The Elgar Companion to Social Economics
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The Elgar Companion to Social Economics

Edited by John B. Davis and Wilfred Dolfsma

As this comprehensive Companion demonstrates, social economics is a dynamic and growing field that emphasizes the key role that values play in the economy and in economic life. Social economics treats the economy and economics as being embedded in the larger web of social and ethical relationships. It also regards economics and ethics as essentially connected, and adds values such as justice, fairness, dignity, well-being, freedom and equality to the standard emphasis on efficiency. The Elgar Companion to Social Economics brings together the leading contributors in the field to elucidate a wide range of recent developments across different subject areas and topics. In so doing the contributors also map the likely trends and directions of future research. This Companion will undoubtedly become a leading reference source and guide to social economics for many years to come.
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Chapter 12: Feminism and/in Economics

Edith Kuiper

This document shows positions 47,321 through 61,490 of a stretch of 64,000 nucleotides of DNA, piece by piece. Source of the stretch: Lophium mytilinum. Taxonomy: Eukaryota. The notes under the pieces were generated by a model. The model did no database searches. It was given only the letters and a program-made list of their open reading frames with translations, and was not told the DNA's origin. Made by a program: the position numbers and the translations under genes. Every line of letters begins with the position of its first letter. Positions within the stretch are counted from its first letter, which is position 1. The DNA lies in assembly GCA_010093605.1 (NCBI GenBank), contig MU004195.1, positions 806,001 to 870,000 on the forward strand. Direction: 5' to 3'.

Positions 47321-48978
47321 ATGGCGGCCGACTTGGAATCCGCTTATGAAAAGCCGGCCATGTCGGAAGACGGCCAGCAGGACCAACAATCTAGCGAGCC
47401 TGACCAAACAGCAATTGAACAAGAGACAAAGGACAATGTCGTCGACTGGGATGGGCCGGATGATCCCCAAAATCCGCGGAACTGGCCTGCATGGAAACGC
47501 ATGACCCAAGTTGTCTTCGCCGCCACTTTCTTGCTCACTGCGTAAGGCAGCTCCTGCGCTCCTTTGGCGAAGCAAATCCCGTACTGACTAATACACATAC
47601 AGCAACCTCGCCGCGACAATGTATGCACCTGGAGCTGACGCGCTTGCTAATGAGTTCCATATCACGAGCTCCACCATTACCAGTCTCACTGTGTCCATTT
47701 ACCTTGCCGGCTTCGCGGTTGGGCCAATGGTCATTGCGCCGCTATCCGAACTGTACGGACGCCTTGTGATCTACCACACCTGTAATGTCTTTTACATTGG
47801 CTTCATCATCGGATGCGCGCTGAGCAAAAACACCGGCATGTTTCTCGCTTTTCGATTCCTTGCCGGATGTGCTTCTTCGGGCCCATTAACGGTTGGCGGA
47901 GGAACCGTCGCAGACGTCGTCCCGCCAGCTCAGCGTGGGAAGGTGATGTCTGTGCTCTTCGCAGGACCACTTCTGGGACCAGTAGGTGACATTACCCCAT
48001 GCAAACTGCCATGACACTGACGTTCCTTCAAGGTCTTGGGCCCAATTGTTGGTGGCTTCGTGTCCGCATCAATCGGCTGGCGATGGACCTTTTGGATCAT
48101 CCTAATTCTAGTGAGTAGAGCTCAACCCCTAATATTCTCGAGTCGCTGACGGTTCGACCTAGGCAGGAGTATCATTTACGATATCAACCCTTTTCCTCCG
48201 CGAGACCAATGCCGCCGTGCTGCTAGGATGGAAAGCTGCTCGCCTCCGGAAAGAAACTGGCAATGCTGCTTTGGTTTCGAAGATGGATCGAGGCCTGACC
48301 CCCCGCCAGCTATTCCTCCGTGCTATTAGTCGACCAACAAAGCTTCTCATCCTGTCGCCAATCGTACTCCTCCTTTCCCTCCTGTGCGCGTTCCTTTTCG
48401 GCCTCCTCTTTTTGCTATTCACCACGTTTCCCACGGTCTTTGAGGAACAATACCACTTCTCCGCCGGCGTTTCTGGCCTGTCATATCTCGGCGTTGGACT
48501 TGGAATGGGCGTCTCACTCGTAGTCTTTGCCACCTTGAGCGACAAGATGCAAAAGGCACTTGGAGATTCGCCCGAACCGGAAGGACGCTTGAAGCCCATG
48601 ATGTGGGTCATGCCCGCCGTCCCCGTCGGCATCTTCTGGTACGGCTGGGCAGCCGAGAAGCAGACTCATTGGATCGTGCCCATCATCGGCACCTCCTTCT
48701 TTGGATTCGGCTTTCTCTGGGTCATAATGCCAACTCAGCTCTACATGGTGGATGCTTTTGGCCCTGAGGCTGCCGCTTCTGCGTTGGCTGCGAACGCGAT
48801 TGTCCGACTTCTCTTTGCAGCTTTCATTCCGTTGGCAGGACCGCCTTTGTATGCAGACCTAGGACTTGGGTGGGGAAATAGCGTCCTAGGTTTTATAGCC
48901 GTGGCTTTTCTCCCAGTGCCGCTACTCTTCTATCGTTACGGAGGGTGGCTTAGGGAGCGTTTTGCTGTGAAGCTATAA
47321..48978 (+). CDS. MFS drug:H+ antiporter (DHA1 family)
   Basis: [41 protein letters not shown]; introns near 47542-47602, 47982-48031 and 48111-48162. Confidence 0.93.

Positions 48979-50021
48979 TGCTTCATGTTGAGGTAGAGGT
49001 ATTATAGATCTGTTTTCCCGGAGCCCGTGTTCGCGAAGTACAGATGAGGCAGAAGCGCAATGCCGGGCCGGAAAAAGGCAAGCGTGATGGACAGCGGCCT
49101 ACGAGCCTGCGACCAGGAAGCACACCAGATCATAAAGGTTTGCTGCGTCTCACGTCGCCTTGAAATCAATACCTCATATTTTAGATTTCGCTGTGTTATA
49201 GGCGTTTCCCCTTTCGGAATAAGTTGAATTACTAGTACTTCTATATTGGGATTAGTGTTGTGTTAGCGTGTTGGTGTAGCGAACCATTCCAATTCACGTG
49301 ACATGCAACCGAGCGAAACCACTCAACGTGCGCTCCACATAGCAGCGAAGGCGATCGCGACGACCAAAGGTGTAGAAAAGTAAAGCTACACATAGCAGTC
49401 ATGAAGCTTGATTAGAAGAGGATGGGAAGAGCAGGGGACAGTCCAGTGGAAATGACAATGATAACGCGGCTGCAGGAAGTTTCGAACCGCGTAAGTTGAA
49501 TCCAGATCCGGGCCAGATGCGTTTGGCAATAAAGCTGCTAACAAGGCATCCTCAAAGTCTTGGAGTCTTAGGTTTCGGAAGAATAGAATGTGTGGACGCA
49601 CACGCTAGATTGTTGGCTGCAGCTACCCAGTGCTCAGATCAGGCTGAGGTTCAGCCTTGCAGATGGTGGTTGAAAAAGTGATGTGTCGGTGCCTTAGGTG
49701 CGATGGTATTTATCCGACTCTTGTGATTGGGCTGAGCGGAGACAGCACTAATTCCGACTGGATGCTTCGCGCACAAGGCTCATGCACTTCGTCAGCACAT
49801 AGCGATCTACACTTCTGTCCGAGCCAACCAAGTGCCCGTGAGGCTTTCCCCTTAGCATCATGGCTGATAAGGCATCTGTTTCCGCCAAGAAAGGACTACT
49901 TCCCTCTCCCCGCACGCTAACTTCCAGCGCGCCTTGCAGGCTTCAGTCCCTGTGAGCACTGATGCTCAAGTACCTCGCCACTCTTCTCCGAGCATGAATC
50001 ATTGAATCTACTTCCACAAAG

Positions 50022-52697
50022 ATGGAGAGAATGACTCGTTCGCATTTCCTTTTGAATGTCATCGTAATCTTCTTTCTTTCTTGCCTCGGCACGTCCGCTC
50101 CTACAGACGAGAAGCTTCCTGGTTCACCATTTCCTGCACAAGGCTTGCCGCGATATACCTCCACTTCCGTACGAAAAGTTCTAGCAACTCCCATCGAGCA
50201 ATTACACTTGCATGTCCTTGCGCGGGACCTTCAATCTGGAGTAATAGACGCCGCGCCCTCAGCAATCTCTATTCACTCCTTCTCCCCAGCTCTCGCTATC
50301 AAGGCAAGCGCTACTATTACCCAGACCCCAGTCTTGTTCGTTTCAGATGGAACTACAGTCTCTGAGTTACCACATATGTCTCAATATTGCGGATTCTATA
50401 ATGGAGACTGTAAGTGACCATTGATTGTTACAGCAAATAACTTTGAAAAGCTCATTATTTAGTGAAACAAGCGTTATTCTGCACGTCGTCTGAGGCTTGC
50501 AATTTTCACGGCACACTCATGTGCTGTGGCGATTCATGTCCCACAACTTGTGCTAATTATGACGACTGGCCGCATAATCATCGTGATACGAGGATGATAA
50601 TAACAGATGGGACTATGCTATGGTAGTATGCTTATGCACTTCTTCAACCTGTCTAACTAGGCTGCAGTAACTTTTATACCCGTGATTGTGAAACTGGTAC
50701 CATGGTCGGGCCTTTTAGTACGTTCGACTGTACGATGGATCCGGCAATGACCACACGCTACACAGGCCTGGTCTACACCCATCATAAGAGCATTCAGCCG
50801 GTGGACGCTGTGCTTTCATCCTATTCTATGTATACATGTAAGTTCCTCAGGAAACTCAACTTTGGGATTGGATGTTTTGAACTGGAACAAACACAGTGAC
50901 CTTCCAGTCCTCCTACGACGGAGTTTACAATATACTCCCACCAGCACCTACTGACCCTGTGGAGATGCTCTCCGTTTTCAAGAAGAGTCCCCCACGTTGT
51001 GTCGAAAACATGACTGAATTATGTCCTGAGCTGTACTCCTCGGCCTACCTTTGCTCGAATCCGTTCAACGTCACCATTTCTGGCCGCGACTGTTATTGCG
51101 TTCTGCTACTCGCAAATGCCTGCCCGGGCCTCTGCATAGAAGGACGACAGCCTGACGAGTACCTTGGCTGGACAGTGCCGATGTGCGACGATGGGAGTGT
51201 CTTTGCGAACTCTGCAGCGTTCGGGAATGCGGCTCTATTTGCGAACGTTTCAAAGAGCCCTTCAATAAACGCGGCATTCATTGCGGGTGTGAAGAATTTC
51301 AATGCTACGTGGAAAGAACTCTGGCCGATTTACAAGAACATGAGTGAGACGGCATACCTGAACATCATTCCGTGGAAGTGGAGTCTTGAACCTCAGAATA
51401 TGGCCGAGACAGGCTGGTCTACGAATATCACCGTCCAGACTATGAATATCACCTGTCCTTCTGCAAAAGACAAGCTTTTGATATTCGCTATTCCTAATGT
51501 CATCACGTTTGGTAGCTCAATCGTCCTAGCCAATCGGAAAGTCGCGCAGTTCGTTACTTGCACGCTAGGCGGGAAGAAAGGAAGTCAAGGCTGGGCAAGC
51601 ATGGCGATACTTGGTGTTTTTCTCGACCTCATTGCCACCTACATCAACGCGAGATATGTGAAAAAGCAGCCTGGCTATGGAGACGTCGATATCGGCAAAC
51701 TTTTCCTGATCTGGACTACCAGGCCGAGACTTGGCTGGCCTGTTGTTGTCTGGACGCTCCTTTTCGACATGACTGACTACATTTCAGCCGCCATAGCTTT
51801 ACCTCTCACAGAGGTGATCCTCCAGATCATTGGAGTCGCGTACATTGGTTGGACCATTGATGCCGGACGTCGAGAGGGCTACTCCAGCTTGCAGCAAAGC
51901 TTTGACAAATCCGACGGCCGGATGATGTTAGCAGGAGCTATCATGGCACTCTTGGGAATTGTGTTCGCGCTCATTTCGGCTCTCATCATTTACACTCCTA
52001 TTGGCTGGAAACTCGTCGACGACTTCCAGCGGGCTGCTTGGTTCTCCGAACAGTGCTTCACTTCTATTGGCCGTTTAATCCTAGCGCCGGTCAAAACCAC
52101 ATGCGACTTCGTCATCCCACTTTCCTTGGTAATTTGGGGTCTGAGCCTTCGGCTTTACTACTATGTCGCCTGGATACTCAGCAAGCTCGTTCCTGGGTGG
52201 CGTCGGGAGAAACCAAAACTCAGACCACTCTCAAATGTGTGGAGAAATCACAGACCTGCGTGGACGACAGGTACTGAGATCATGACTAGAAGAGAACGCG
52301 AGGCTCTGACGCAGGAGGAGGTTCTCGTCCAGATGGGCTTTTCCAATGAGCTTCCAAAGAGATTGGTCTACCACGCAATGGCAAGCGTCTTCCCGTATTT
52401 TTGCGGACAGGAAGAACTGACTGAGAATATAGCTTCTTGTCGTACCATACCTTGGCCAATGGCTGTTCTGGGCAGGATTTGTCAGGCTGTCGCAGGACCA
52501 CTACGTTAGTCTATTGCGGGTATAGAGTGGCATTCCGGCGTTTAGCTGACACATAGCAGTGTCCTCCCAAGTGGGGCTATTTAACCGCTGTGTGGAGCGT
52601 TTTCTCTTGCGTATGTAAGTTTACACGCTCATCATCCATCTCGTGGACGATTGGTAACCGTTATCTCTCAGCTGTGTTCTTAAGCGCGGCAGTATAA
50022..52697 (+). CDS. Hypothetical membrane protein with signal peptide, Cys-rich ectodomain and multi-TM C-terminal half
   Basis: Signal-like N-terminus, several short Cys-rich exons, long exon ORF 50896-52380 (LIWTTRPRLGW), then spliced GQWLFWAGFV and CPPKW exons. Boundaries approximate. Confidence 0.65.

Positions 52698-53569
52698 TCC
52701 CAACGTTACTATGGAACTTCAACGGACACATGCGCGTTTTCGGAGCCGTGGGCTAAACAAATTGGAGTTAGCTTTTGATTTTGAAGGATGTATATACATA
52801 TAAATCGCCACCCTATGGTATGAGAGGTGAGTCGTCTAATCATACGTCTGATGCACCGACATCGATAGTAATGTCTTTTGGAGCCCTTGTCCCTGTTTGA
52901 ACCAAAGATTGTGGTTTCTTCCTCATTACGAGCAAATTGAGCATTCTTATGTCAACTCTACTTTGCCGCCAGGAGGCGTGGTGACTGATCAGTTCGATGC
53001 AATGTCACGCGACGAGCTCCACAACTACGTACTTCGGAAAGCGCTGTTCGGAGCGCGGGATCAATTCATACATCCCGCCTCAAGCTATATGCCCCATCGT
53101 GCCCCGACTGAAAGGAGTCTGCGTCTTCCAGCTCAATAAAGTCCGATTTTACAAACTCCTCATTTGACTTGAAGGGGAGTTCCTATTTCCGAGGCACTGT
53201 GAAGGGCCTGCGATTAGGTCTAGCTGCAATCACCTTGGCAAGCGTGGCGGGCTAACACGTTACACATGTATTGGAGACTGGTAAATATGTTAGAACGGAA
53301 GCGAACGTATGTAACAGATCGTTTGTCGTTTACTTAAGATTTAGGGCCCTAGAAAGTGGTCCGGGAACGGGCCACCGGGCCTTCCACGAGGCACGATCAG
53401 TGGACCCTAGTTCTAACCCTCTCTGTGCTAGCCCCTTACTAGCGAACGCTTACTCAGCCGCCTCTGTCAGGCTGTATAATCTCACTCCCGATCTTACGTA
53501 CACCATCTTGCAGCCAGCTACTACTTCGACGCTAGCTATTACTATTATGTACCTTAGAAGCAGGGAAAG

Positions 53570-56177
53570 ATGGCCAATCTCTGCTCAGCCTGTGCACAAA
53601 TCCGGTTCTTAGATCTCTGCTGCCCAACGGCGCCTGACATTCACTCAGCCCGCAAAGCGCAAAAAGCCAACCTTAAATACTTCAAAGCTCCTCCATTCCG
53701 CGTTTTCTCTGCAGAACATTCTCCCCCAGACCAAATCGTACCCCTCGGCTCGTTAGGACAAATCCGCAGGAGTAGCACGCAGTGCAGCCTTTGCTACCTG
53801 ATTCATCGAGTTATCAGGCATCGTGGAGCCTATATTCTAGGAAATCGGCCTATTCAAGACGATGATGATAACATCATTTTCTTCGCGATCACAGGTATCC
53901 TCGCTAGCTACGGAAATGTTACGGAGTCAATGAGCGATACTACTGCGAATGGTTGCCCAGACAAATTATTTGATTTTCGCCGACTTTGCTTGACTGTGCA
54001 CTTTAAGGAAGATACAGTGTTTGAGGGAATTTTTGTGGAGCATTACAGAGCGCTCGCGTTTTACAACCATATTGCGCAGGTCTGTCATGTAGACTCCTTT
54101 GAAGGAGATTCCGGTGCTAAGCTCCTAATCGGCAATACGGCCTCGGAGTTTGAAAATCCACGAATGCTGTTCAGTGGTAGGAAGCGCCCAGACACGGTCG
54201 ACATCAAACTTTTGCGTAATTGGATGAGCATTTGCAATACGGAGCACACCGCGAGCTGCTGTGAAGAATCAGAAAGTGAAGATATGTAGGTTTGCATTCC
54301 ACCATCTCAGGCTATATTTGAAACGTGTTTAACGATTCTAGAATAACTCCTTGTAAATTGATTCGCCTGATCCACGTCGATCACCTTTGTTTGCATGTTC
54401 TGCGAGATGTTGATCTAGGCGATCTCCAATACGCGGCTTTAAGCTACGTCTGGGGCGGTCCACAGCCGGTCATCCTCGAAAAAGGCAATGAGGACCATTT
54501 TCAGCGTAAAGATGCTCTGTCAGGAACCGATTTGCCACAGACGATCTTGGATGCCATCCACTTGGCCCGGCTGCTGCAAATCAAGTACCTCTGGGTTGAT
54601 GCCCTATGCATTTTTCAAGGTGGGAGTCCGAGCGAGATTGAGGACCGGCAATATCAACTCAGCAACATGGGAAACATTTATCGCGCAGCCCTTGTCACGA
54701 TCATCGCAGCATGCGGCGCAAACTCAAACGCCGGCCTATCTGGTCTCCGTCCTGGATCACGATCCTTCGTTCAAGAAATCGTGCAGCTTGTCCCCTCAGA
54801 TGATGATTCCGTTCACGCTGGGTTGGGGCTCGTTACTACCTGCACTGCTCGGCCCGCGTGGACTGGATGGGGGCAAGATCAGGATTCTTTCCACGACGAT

Edith Kuiper 1. Introduction Feminism is as old as humanity. Women have been standing up to defend their equality with men and their rights as women over the centuries, using all possible means of publication available. The first feminist texts and publications emerged in the late Middle Ages and their number increased in the seventeenth and eighteenth centuries. Organized feminism is a phenomenon of a more recent date: the first women’s organizations were founded around 1850. We, contemporary readers, are used to perceiving the most recent feminist wave as ‘the second wave of feminism’. Historians, however, have identified many more feminist waves, up to six or more in Western history (see, e.g., Akkerman and Stuurman, 1998; Offen, 2000). Since the early Enlightenment, the dawn of economic science, four feminist waves have occurred and had an impact on economics as a science. Feminist historians of economics claim that (anti-)feminism and economic science developed not separately, but that, instead, these developments were closely linked (Pujol, 1992; Seiz, 1993; Nelson, 1995). Images around the roles of women and men in the reproductive process are reflected in the use of metaphors in science and importantly have structured the conceptualization of objectivity and rationality (see, e.g., Keller, 1987; Harding, 1986; Bordo, 1987). In economic science notions of sex and gender have had an impact on the way concepts such as ‘skills’, ‘labour’, ‘productivity’ and ‘value’ were given content (Seiz, 1992; Nelson, 1995). In her book Feminism and Anti-Feminism in Early Economic...

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